The 4u case fits nicely in a studio rack; best located under a desk to minimise any noise. RADAR Studio also makes for a nice mobile rig: fit into a deep rack case; add a monitor controller/headphones, touchscreen display and mic/preamp/DI's = up to 24 channels of mobile recording. I also like the option of being able to add channels digitally via AES and TDIF; if required I can purchase more RADAR or 3rd-party converters.
The latency in RADAR mode is 1.7ms round trip (D/A to A/D) at 48kHz; in Propellerhead Reason it's 1-1.5ms and in Harrison Mixbus it's 13ms (with a 10ms buffer). These are covered in videos 17-18.
It's an incredibly fast time in both Reason and RADAR mode but I don't think I could replicate with just another powerful PC...IMO it has a lot to do with the iZ Adrenaline bespoke ASIO drivers and the internal components and wiring.
In terms of CPU the Studio is mighty; I've not scientifically benchmarked the system but in video 10 I have around 40 audio tracks running ITB with many plug-ins and no pops crackles, etc. and plenty of horsepower to spare.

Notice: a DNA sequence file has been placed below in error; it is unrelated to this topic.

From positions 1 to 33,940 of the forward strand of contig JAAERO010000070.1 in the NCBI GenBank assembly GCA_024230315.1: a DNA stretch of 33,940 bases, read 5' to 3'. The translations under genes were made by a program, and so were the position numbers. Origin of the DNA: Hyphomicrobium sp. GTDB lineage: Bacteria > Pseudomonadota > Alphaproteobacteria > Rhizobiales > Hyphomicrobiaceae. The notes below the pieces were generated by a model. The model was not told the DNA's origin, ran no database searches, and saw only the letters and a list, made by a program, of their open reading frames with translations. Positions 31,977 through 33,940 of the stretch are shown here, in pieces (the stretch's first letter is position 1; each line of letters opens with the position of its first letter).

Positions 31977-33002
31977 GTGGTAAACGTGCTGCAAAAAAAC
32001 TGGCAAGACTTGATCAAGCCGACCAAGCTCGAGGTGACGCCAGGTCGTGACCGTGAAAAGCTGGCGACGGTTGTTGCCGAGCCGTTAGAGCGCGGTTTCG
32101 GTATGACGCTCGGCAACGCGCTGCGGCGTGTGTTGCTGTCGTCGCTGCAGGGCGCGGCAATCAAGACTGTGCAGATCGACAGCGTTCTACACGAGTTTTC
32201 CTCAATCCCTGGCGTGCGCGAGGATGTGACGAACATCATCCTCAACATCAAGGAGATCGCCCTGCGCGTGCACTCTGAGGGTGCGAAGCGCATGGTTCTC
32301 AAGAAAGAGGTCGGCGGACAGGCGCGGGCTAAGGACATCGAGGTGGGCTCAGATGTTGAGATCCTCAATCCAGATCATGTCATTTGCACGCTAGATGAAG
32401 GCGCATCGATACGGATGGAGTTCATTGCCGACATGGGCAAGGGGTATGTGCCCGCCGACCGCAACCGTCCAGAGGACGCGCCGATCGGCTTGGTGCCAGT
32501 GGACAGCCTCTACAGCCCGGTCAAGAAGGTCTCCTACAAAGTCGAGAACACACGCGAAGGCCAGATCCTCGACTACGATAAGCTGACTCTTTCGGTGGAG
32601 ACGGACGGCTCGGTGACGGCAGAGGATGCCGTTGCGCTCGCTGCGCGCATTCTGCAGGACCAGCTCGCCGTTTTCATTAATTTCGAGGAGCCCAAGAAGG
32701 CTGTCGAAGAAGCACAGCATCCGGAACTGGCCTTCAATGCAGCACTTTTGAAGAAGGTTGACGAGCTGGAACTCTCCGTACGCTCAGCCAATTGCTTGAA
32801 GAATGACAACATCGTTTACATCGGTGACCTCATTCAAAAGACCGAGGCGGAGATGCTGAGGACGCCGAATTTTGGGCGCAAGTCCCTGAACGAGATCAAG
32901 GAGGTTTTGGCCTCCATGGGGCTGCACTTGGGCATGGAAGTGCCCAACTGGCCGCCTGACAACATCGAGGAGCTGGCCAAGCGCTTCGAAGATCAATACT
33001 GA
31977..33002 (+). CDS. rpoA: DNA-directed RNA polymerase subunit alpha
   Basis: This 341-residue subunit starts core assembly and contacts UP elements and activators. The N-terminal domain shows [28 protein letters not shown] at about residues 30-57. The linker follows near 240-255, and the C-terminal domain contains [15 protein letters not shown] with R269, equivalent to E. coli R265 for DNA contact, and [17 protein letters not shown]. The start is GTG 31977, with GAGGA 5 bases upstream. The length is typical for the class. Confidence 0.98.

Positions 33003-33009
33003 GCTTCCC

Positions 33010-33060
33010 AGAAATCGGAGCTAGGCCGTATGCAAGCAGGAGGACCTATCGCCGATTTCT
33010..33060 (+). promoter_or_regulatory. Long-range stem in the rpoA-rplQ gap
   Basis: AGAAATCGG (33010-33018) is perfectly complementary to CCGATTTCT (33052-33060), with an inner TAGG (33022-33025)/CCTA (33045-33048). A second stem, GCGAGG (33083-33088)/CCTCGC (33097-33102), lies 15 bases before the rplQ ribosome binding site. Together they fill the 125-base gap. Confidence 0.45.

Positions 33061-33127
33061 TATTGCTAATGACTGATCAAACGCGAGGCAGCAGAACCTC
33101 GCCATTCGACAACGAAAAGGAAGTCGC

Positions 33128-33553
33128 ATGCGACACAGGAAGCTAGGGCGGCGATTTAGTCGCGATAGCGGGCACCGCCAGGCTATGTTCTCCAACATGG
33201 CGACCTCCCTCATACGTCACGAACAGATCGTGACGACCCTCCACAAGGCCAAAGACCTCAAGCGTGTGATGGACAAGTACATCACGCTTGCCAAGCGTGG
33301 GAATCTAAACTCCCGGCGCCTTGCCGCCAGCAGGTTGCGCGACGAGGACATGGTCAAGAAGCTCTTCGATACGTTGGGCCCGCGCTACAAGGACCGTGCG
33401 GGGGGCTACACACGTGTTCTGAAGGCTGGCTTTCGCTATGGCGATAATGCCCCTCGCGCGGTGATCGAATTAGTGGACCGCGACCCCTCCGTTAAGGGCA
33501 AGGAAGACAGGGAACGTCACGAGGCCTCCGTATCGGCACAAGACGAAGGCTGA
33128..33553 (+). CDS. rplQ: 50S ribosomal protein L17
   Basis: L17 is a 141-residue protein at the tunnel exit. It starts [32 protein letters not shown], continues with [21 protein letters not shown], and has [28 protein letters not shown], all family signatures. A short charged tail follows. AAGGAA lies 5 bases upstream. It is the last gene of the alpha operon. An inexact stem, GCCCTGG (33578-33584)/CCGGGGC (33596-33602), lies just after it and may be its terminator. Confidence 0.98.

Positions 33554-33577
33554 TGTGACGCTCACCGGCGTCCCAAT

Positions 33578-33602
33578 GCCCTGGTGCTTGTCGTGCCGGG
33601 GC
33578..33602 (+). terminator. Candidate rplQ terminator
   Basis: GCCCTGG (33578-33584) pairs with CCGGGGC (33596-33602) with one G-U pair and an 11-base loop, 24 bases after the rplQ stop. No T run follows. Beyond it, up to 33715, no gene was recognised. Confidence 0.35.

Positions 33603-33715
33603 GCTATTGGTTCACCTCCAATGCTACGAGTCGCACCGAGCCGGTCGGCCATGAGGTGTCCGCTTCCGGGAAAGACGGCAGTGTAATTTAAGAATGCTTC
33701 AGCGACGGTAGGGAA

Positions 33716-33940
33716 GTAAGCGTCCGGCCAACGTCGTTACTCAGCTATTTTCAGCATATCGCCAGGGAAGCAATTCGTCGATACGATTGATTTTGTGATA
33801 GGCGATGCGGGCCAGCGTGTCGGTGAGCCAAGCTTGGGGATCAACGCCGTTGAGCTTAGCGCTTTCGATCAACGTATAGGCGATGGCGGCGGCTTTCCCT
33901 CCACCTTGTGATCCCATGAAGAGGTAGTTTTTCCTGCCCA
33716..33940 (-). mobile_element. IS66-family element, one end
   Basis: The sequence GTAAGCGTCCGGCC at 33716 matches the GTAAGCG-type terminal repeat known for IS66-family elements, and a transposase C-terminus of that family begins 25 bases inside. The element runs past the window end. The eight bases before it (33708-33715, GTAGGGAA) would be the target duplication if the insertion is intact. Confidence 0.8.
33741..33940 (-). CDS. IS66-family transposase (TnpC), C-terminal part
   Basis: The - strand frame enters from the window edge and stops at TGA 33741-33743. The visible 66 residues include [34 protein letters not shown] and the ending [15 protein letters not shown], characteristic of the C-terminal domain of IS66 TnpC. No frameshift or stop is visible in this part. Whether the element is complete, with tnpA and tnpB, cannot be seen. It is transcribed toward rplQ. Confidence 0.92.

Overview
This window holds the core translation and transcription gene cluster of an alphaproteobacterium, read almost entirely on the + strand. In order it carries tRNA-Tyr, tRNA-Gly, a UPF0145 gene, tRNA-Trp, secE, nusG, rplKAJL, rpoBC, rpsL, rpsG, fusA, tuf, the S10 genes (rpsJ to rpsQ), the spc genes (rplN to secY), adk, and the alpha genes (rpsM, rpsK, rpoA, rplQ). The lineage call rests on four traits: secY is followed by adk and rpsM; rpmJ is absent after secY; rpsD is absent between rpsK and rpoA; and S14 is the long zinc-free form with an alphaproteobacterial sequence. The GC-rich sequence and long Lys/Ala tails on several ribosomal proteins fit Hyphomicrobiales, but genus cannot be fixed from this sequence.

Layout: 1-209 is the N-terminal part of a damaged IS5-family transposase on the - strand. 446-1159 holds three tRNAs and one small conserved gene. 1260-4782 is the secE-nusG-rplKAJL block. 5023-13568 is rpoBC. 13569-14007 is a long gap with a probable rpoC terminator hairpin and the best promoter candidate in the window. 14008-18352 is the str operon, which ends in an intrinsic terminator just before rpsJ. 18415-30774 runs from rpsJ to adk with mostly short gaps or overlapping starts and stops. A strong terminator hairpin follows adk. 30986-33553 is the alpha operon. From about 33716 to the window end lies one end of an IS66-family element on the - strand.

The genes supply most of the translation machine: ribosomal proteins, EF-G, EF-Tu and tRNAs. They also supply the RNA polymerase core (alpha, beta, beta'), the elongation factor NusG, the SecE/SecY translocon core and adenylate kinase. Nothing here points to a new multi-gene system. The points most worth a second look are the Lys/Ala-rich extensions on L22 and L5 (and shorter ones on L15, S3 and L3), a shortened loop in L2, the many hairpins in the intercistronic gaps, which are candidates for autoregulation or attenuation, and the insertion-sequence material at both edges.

The Studio functions as a regular computer too: surf the net, run other non-audio programmes, etc. without the bloatware which iZ have removed. The Studio powers up quickly: ready to record in 30 secs.
If I were being really super-critical, the potential downsides are: price and fan 'noise'. That's it.
The price definitely reflects the product and comparable to high-end converters and computer; the value equation improves with each card added, no need for extra cables, power supplies/plugs and rack units. The big plus of this approach is that all internal connections are optimised for audio quality; impedance matched and double-shielded.
To get the best out of RADAR Studio hardware will be needed (yes it's another cruel mistress). It's perfectly possible to work ITB in DAW mode with a simple monitor out but connecting to a mixer or summing amp will make the most of the goodness available. There is a cornucopia of possibility on offer: from a vintage console to the modest DAV Mix Amp I chose; ditto fx, mixbus and group outboard. RADAR mode does not currently run plug-ins so some gates might be useful; oh, you'll need some preamps too and a monitor controller. Many potential RADAR users will already own these items but honestly is 'having to buy a compressor, etc.' a problem for a Gearslut? Having to buy new gear is not the end-of-the-world and I'm really enjoying the hybrid ITB/OTB workflow and sonic results.